ASN logo
ASN Wikibase Occurrence # 63649
Last updated: 20 October 2017
This information is added by users of ASN. Neither ASN nor the Flight Safety Foundation are responsible for the completeness or correctness of this information. If you feel this information is incomplete or incorrect, you can submit corrected information.

Type:Silhouette image of generic VNOM model; specific model in this crash may look slightly different
DeHavilland DH.112 Venom FB.4
Owner/operator:22 MU RAF
Registration: WR557
C/n / msn:
Fatalities:Fatalities: 1 / Occupants: 1
Other fatalities:0
Airplane damage: Written off (damaged beyond repair)
Location:S of Broad Mea, Croglin Fell, Slaggyford, Northumberland, -   United Kingdom
Phase: Approach
Departure airport:RAF Silloth, Cumberland
Destination airport:RAF Silloth, Cumberland
Taken on charge and delivered to the RAF on February 9, 1956, de-Havilland Venom WR557 was on a test flight from RAF Silloth when the wing elevators malfunctioned. Unable to gain lift or maintain height, the aircraft crashed into a hillside a short distance due S of Broad Mea in Northumberland.

Broad Mea lies on Croglin Fell, between the villages of Croglin (B6413) and Slaggyford (A689). According to an article in the Newcastle Chronicle for April 19 2016 (see link #2):

"Twisted shards of metal mark the spot of a 1950s air crash tragedy. The crash site of the fighter bomber De-Havilland DH 112 Venom is known only to a few. Local farmers and gamekeepers and the occasional walker are the only ones who are aware of the fatal crash site.

The plane came down in the Northumberland moors on March 4 1957 while on a test flight from RAF Silloth in Cumbria, and claimed the life of the pilot, Flt Lt W. F. Marshall. The nearest village to the site is Slaggyford in the North Pennines and the wreckage lies around five miles from there. According to Tim McGuinness who visited the crash site in April 2016:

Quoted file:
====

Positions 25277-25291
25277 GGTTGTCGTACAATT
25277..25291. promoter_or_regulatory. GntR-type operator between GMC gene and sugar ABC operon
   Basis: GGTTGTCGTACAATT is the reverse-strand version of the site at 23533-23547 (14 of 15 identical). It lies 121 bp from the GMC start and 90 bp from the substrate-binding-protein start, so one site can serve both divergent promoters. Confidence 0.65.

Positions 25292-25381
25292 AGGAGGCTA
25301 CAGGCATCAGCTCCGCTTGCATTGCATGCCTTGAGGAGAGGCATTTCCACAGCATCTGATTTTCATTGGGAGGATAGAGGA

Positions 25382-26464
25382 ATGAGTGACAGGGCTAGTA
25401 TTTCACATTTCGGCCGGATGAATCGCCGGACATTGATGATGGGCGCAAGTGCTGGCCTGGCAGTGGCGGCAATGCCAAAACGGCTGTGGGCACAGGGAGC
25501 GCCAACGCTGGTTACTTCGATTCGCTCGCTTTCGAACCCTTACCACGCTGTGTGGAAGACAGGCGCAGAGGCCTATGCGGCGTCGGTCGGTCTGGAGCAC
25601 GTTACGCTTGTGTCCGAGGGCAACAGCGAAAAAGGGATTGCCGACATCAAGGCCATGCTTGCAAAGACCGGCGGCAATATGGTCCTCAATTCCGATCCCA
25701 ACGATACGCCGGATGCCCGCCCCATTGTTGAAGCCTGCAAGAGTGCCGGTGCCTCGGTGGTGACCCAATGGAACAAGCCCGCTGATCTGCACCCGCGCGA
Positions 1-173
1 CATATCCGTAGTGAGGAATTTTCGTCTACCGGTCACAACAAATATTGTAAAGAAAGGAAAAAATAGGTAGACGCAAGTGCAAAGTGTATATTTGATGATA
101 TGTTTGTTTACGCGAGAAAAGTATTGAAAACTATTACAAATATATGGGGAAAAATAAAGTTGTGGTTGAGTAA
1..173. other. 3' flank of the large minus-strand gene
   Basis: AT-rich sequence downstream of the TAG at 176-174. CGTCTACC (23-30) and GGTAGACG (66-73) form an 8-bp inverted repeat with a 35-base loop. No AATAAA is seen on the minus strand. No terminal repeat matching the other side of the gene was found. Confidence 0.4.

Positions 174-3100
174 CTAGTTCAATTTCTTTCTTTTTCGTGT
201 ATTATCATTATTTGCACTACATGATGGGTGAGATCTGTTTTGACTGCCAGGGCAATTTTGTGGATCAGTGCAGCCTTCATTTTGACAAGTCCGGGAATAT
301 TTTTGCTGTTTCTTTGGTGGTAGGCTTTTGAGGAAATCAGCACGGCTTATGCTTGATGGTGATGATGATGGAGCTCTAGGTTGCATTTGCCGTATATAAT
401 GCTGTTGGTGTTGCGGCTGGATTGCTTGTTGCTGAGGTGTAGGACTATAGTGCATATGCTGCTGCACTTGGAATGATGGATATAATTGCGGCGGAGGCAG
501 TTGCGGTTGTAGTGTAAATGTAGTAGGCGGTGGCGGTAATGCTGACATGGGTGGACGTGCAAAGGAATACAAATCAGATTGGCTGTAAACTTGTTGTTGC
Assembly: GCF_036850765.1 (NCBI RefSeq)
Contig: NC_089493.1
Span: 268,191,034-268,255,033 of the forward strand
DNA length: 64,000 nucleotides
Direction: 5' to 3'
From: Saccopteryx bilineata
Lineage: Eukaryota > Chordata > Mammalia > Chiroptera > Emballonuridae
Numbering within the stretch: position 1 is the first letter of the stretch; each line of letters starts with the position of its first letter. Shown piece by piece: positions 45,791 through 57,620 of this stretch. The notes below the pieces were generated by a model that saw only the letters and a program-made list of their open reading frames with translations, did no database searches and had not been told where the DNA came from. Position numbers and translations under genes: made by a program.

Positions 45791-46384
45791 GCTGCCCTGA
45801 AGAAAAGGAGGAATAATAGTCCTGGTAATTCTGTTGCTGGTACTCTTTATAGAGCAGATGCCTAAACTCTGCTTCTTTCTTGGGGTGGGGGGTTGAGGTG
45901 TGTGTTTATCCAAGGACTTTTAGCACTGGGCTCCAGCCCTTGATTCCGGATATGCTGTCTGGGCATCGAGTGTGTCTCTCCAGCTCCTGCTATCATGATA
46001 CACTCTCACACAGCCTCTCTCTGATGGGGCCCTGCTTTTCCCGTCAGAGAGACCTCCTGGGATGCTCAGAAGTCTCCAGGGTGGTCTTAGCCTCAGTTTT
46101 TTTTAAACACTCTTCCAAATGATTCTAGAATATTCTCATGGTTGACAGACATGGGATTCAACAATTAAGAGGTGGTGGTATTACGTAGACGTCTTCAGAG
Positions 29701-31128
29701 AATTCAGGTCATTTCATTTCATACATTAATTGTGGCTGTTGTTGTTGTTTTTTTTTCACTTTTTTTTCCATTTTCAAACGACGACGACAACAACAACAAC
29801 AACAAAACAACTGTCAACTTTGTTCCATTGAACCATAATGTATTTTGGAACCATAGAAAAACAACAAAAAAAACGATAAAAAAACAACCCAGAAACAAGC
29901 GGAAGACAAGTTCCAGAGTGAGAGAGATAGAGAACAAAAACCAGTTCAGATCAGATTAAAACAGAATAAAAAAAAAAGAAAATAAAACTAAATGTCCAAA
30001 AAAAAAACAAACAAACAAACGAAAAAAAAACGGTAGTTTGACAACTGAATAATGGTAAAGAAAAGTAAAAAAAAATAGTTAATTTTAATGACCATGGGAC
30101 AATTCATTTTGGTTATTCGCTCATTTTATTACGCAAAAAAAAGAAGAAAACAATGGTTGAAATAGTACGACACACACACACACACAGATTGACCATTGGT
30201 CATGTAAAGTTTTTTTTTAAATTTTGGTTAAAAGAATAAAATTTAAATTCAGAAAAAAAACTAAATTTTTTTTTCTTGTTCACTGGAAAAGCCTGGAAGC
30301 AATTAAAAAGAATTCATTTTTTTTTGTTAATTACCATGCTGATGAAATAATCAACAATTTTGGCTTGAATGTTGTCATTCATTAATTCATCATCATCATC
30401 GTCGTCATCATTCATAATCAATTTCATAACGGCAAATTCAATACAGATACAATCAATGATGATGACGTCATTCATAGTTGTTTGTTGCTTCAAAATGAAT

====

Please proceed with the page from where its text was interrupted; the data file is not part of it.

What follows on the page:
Id read about the crash site online and was interested to try and find it. It was hard going as there were very few paths over the fells to the site and I had to rely on my GPS to get to it. Once I found the site there was quite a bit of wreckage left and also a wooden remembrance cross that had clearly been left there in recent years.


1. Royal Air Force Aircfraft WA100-WZ999 (James J. Halley, Air Britain, 1983, p.91)

Revision history:

22-May-2009 12:58 XLerate Added
24-May-2011 15:14 angels one five Updated [Date]
29-Jun-2011 15:32 angels one five Updated [Date, Aircraft type, Registration, Operator, Total occupants, Total fatalities, Other fatalities, Location, Country, Phase, Nature, Departure airport, Source, Damage, Narrative]
28-Jun-2014 02:21 angels one five Updated [Aircraft type, Registration, Operator, Location, Departure airport, Narrative]
26-May-2015 12:44 Angel dick one Updated [Aircraft type, Operator]
25-Apr-2016 15:07 Dr.John Smith Updated [Aircraft type, Registration, Location, Departure airport, Destination airport, Source, Narrative]

Corrections or additions? ... Edit this accident description